During prolonged droughts, a simple message from preceding generations to “hurry up” may not be enough to sustain the species over the long term. The explosive breeding strategy works well enough, but a large number of undersized toadlets might require a bit of an insurance policy to hedge the evolutionary bet. A handful of cannibalistic tadpoles that emerge from the general army can attain all the nutrients needed to metamorphose into larger, healthier spadefoot toadlets. These select few tadpoles become creatures with outsized heads, jaw muscles, and beak-like mouth parts to tear and devour the flesh of their fellows in the pool.
Another surprising recent study indicates that a spadefoot cannibal tadpole somehow recognizes tadpoles of its own species and avoids attacking and feeding upon them when other species are present. Some breeding pools will be shared by toad species that are many times larger than spadefoots as adults. But the tadpole phase will be smaller than those of the spadefoot species—fair prey for the predatory cannibal. As the pool dries, though, this honor among tadpoles is lost and the cannibal will feed upon its own species as well. The schooling activities observed by Bragg and others in certain pools are now believed to be a collective defense against predatory cannibals. As a rule, the predators do not attack individuals in schools, preferring to work isolated individuals found around the perimeter.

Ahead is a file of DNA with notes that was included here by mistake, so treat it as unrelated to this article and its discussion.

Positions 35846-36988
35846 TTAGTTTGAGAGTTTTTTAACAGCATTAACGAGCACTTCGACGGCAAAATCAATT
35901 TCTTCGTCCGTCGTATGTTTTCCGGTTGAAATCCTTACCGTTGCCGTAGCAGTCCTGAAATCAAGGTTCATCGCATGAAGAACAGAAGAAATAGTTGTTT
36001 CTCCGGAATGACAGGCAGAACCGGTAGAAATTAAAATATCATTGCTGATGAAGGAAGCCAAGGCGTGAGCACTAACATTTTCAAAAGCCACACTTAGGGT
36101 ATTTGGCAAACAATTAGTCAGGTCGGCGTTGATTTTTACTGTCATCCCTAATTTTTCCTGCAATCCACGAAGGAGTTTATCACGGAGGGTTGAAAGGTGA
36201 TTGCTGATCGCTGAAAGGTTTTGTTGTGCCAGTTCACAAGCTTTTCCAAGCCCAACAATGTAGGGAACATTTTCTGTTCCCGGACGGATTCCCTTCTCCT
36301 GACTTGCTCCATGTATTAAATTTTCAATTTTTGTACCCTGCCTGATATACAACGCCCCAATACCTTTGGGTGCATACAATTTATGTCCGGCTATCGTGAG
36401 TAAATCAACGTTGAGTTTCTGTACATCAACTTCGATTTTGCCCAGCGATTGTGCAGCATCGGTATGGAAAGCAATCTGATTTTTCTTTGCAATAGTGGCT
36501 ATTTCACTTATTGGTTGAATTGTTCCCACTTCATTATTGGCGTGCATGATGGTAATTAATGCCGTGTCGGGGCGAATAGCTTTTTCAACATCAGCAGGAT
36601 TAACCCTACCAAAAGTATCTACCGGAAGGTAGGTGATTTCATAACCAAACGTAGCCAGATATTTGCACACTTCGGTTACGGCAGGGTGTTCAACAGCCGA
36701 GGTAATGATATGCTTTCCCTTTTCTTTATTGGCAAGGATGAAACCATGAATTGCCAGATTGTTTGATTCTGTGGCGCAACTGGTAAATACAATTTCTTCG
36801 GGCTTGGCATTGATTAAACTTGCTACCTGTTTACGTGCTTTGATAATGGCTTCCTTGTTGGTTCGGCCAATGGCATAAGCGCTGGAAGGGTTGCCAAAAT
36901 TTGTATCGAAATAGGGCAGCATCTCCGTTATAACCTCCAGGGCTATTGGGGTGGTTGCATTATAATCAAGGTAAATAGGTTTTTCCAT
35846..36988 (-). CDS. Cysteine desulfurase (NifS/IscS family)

All evidence points to these cannibals developing into the exact same spadefoot as produced by any of the other tadpoles. This emergence of cannibals from the larger body of tadpoles also carries an evolutionary compromise: Fewer individuals will succeed, but those that do emerge larger and healthier, perhaps able to enter into their first breeding season in top condition.
More than a decade ago I came to know one of these cannibalistic monsters and grew to love and admire the toad he became.
Moby the Toad. During the turn of this century, my small family and I were living near the Miramar Air Base just east of La Jolla in San Diego County, California. We were to learn the area is host to the Western Spadefoot—one of the desert species perhaps resembling the prototypical spadefoot of the dim past. Most evenings included a walk with our dogs in Rose Canyon, a narrow dry gulch with a rail line and a washed-out two-track jeep trail. These walks up the canyon often extending onto the undeveloped property of the air base, with its sandy bluffs and scrub desert landscape. My son, Dominic, then aged 9, and my daughter, Lauren, at 6 were perfect junior naturalists and we always carried a specimen jar, a butterfly net, and a magnifying lens on these explorations of the desert.